• Step 1: Apply a small amount of paint stripper directly onto the paint stain and wait about 20 minutes or until the stripper starts to bubble.
  • Step 2: Use a clean rag and blot, and lift the paint and paint stripper together
  • Step 3: Once you have removed all the paint stains, clean the floor with warm soapy water and dry thoroughly.


Another good option for removing latex-based paints from hardwood floors is heat. Heat works because it can actually shrink the paint in on itself and help lift it off the underlying surface. This method might not remove all the paint if it’s soaked into the cracks in your wood floors, but it can be a good way to remove a large percentage of the paint.

You can use a crafting heat gun, or sometimes even a hair dryer will work.


  • Heat gun or hair dryer
  • Metal scraper
  • Clean rag

How to do it: 

  • Step 1: Turn on the hair dryer or heat gun, hold it roughly 6-8 inches away from the floor and wave it across the surface of the paint.
    • Make sure you heat the paint evenly to get a better lift
  • Step 2: Use a metal scraper to help lift the paint once it starts to wrinkle on top.
  • Step 3: Keep going with the heat until you’ve either removed all the paint or the paint stops wrinkling and lifting free of the wood floor.
  • Step 4: Use clean rags and soapy water to wash and clean the area. Dry thoroughly.


If the idea of heat bothers you or maybe you don’t want to mess around with chemicals, using steam may be more appealing. This method takes a bit of patience, but it does work! It’s also environmentally friendly, too!


  • Steamer
  • Plastic putty knife

How to do it:

  • Step 1: Hold the steamer about three inches away from the surface of the floor. Hold it there for about 20 seconds applying direct steam
  • Step 2: Check for bubbles beginning to form on the latex paint surface.
  • Step 3: As the latex paint begins to bubble, use your putty knife to scrape off the latex paint from the hardwood floor.
  • Step 4: Repeat the process on all the areas where you want to remove the latex paint.
  • Step 5: Moisture may be on the floor, so make sure you dry the floor well.

Paint Scrapper

If the latex paint is at the drying stage where it’s not completely dry, but it’s not fresh and wet, where it almost has a gummy tacky consistency, you can simply use a paint scrapper to pull it up off your hardwood floor.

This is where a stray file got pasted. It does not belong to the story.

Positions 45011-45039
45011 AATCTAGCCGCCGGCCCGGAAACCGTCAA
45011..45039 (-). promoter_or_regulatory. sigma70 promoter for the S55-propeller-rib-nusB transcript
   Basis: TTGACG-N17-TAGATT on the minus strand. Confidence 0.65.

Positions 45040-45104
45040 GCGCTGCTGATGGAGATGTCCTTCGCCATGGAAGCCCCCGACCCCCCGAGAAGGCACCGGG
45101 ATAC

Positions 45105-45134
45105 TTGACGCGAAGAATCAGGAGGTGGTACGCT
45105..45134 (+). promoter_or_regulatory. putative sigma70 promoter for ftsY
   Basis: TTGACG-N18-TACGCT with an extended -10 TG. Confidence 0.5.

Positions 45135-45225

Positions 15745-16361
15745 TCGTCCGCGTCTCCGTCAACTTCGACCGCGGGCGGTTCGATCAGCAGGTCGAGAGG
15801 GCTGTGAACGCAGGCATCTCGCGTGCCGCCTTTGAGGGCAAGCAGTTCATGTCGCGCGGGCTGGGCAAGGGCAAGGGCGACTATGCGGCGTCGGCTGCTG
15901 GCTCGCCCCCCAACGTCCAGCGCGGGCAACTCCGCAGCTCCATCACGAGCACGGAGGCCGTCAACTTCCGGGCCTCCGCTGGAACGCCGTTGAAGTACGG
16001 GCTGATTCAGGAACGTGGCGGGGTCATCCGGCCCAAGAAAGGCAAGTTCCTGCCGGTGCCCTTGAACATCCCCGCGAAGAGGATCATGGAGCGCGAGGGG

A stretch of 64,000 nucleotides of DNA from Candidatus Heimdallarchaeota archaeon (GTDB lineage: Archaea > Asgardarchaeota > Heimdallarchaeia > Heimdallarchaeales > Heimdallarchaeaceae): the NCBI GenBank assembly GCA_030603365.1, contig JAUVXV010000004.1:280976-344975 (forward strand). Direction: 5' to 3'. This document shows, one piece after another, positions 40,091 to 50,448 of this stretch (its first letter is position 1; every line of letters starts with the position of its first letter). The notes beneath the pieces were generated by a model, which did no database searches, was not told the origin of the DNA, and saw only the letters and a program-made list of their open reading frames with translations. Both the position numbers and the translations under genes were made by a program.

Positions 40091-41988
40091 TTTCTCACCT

Simply take your paint scraper and, going under the paint, pull it up and off the floor. Then just follow up with a clean damp cloth to wipe away any paint that got left behind.

man's legs wearing white painting pants standing with brush in hand on brown kraft paper with cans of paint around messy floor
Photo Credit: Jon Rehg via Canva

How to Remove Oil-Based Paint from Hardwood Floors

Oil-based paint is the hardest to remove, and that goes for any surface, but if you have spilled oil-based paint on your hardwood floors, not all hope is lost. Here are some methods that you can use to remove it.


Sanding was great for latex paint, and it works just as well for oil-based paint, too! This method is for oil-based paint that is dry and hardened on the hardwood floor.


  • Power sander
  • Sandpaper—60, 80, and 120 grit
  • Handheld sander
  • Vacuum cleaner
  • Safety glasses
  • Clean rag

How to do it: 

  • Step 1: Begin sanding with 60 grit sandpaper, making sure you sand along the wood grain. The less grit, the more the paint is likely to come off.
  • Step 2: Clean up the dust and debris, switch your sandpaper to the 80 grit sandpaper, and sand again.
  • Step 3: Switch the sandpaper to 120 grit and continue sanding.
  • Step 4: Vacuum to clean the wood floor after sanding one more time. In a case where you find some paint left in hard-to-reach areas, use the handheld sandpaper to remove paint from corners and floorboard crevices.
  • Step 5: Once all paint is removed, thoroughly clean the floor and dry it well

Paint Stripper

There are numerous options to choose from when it comes to paint strippers. As a first step, be sure to get an oil-based paint remover. Then you might want to get a non-toxic one as well. Always adhere to the safety precautions suggested on the label while handling these products.


  • Paint stripper
  • Painting  brush
  • Firm-bristled brush
  • Mineral Spirits
  • Putty knife
  • Gloves, mask, and goggles
  • A rag

How to do it: 

  • Step 1: Use a paintbrush to apply the paint stripper to the stain on the hardwood floor. Be sure to apply a gracious amount and leave it to exude into the hardwood for about 30 minutes to an hour.
  • Step 2: Once the dried paint is soft enough and ready to lift off, scrape it off gently.
  • Step 3: Use mineral spirits and a firm-bristled brush to remove dried paint from hard-to-reach corners and hardwood crevices.
  • Step 4: Clean the hardwood floor with a damp rag to ensure you leave the wood free of any chemical or dried paint remnants.


Much like we talked about using heat to remove latex paint, you can also use it to remove oil-based paint. Although with oil-based paint, you will probably need an actual heat gun instead of a hair dryer.


  • Heat gun
  • Putty knife
  • Face mask
  • Heatproof gloves

Important! – Have a fire extinguisher close by just in case a fire breaks out.

How to do it: 

  • Step 1: Hold your paint scraper in one hand, and heat the dried paint using a heat machine on the other hand.
  • Step 2: Test if the dried paint is weak and can peel off while you heat. Have the heat machine about eight inches away from the wood to evade burns.
  • Step 3: Peel the dried paint that’s keen to come off. Continue in the same manner until you are satisfied with the new state of your wood floor finish.